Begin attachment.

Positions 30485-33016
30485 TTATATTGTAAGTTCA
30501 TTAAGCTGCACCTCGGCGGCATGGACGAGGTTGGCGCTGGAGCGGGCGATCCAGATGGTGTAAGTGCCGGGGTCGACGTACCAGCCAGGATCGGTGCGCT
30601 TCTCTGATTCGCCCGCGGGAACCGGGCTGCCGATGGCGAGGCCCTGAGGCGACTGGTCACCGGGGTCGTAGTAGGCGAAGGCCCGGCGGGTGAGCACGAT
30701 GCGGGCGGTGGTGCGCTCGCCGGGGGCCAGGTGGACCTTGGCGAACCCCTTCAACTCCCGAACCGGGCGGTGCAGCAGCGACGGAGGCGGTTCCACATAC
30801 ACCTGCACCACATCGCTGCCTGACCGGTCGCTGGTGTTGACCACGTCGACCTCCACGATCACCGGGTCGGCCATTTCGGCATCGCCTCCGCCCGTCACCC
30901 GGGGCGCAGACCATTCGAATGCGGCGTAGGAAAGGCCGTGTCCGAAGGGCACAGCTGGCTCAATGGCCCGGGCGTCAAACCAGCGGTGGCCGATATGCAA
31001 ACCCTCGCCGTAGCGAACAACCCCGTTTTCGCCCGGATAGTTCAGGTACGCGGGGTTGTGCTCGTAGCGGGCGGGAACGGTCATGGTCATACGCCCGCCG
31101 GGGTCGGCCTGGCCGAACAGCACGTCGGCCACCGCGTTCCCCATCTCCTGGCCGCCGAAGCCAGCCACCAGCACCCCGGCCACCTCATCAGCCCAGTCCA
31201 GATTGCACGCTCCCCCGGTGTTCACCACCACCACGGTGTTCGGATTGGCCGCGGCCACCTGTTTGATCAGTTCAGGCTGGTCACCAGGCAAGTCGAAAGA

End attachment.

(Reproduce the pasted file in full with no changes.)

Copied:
Positions 30485-33016
30485 TTATATTGTAAGTTCA
30501 TTAAGCTGCACCTCGGCGGCATGGACGAGGTTGGCGCTGGAGCGGGCGATCCAGATGGTGTAAGTGCCGGGGTCGACGTACCAGCCAGGATCGGTGCGCT
30601 TCTCTGATTCGCCCGCGGGAACCGGGCTGCCGATGGCGAGGCCCTGAGGCGACTGGTCACCGGGGTCGTAGTAGGCGAAGGCCCGGCGGGTGAGCACGAT
30701 GCGGGCGGTGGTGCGCTCGCCGGGGGCCAGGTGGACCTTGGCGAACCCCTTCAACTCCCGAACCGGGCGGTGCAGCAGCGACGGAGGCGGTTCCACATAC
30801 ACCTGCACCACATCGCTGCCTGACCGGTCGCTGGTGTTGACCACGTCGACCTCCACGATCACCGGGTCGGCCATTTCGGCATCGCCTCCGCCCGTCACCC
30901 GGGGCGCAGACCATTCGAATGCGGCGTAGGAAAGGCCGTGTCCGAAGGGCACAGCTGGCTCAATGGCCCGGGCGTCAAACCAGCGGTGGCCGATATGCAA
31001 ACCCTCGCCGTAGCGAACAACCCCGTTTTCGCCCGGATAGTTCAGGTACGCGGGGTTGTGCTCGTAGCGGGCGGGAACGGTCATGGTCATACGCCCGCCG
31101 GGGTCGGCCTGGCCGAACAGCACGTCGGCCACCGCGTTCCCCATCTCCTGGCCGCCGAAGCCAGCCACCAGCACCCCGGCCACCTCATCAGCCCAGTCCA
31201 GATTGCACGCTCCCCCGGTGTTCACCACCACCACGGTGTTCGGATTGGCCGCGGCCACCTGTTTGATCAGTTCAGGCTGGTCACCAGGCAAGTCGAAAGA